Working with young singers on the X Factor, does that affect how you think about your kids and their talents in the future?
ML: I’m just going to be supportive and try to guide them whatever way that they’re passionate. Just try to raise good, respectful, polite children and let their mother worry about what they want to get into.
Raising a baby boy can be different from a little girl. What is the biggest or most surprising difference so far?
ML: He’s only 3 months, so he’s just been sleeping or eating. He’s maybe been awake 10 percent of his life. He’s a good little baby. Fortunately he sleeps a lot. He even eats while he’s sleeping. My little girl, it’s hard for me to maybe be as firm as I should be disciplining her because she just melts my heart, but I don’t think I’ll have that problem with a boy.
For ideas and recipes to make your own holiday fun, visit our 100 Days of Holidays page.
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Monday, December 16th, 2013
When I said, in a Parents.com post on holiday traditions
, that my favorite is taking a one-on-one holiday date with each of my kids, some people complained that my kids need more than one
day a year of my attention. But of course, those two get my attention all day, every day. Here’s what makes a holiday time-out so special:
* They get me all to themselves with no sibling, no daddy, and no friends around. You’d think this would happen more often than it does, but I, like most mommies, have to work to be completely alone with any member of my family (the exception being my firstborn’s babyhood…we had plenty of alone time together!) Being with one kid usually means doing homework, walking to a playdate, shopping, or any number of mundane things, as opposed to just enjoying each other.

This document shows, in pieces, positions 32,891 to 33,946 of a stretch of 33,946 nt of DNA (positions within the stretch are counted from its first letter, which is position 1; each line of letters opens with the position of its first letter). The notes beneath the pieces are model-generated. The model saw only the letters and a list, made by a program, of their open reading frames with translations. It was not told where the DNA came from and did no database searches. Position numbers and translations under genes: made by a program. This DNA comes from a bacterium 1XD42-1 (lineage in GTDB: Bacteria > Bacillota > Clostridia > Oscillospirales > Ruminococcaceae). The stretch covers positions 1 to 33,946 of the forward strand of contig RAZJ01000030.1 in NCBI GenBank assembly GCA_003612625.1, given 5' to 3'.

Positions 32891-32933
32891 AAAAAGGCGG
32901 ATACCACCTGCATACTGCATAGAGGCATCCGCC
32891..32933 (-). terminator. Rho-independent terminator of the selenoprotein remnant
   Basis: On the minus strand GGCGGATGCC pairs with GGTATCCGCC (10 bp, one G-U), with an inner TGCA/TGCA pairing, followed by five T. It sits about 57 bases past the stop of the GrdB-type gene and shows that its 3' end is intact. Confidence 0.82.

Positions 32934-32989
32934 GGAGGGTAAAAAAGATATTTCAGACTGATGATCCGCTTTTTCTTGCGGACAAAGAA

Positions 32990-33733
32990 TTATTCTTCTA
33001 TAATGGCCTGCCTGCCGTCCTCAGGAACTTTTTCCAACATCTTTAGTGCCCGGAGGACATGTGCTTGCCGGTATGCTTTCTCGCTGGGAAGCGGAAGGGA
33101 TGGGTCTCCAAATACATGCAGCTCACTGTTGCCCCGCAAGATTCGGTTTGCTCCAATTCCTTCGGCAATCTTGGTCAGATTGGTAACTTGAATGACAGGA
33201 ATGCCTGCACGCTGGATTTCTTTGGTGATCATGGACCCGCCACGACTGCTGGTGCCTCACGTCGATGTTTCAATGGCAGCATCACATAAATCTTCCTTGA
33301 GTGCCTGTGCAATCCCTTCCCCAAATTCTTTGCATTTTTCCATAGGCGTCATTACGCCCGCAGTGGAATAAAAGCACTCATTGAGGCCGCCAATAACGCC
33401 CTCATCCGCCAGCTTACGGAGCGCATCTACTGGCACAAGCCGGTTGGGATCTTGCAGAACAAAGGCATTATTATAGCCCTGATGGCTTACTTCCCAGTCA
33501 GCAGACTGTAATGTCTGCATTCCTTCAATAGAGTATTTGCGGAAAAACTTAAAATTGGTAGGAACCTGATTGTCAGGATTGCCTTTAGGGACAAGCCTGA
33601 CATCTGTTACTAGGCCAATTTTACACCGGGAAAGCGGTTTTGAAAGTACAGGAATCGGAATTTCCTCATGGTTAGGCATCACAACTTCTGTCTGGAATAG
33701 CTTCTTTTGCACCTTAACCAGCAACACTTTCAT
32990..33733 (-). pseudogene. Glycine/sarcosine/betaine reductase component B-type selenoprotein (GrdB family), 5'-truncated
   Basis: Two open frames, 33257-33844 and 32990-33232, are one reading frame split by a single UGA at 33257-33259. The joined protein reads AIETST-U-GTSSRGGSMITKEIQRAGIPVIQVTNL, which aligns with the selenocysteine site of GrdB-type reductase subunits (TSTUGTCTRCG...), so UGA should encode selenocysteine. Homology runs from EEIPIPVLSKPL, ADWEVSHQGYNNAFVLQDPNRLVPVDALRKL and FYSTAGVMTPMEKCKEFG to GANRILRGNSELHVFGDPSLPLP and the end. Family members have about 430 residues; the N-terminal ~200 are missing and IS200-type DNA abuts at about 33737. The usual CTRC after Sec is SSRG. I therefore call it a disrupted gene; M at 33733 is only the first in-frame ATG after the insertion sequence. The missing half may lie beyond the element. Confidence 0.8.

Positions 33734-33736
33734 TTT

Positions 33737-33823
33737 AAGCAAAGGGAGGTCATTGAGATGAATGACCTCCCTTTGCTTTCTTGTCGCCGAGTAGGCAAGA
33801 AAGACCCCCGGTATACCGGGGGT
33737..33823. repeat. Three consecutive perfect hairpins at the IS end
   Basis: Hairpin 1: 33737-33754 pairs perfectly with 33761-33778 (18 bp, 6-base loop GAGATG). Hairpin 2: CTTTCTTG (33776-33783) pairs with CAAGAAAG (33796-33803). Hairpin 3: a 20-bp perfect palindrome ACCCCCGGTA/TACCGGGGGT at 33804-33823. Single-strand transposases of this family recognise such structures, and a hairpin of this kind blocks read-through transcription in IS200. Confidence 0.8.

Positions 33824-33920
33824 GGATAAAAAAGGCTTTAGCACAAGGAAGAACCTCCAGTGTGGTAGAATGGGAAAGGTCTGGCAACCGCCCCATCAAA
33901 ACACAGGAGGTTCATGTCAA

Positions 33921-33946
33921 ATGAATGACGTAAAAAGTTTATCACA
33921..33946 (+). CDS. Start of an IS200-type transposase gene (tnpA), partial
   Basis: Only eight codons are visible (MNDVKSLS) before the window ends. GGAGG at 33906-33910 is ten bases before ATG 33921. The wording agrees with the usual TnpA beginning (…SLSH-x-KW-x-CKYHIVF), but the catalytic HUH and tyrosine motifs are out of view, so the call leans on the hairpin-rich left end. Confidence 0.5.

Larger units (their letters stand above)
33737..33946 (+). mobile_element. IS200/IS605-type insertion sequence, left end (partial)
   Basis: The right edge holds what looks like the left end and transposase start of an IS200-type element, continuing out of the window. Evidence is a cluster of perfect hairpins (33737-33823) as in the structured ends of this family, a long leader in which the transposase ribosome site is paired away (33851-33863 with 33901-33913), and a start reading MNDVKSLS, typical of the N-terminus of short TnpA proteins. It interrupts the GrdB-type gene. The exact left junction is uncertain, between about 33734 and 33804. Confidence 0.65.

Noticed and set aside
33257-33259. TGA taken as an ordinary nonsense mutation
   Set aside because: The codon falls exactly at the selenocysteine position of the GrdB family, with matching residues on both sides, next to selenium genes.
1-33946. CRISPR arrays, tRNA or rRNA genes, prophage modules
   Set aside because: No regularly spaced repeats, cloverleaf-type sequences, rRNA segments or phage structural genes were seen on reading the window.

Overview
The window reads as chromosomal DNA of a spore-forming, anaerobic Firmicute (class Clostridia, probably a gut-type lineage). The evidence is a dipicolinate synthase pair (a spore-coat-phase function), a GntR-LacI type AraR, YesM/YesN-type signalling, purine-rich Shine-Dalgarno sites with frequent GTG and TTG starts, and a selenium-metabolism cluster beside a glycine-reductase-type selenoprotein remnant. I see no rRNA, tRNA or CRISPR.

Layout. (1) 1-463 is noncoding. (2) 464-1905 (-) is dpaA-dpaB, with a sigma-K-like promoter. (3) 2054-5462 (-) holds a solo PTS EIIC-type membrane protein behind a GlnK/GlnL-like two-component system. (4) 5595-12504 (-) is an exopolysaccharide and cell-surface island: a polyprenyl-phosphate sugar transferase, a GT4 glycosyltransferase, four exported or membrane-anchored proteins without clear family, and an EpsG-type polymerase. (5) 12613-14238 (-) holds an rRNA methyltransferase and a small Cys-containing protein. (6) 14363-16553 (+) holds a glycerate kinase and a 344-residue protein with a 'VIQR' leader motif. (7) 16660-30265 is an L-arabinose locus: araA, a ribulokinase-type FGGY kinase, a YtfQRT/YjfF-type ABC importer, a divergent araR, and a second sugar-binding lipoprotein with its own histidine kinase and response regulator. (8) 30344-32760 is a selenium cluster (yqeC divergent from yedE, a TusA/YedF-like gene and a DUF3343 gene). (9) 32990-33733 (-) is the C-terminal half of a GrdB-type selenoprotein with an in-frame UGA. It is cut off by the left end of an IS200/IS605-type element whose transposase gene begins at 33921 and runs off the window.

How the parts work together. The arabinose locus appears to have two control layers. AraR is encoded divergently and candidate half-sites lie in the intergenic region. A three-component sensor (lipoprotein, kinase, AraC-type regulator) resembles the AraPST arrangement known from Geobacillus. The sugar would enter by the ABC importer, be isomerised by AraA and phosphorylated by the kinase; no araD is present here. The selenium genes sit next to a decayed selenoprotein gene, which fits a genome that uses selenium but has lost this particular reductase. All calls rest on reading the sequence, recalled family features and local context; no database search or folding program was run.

* I don’t cheat and do anything I “have” to do.
That includes running by a bank or post office, etc., because then it wouldn’t feel like a date, right?
* They get to skip school! At least as long as they are in preschool or elementary school. I try to keep our holiday date off of Saturday or Sunday, when we’re already off-duty. I take a vacation day from work, I excuse them from school, and we both take a break from responsibilities. On a weekday! It feels a little scandalous.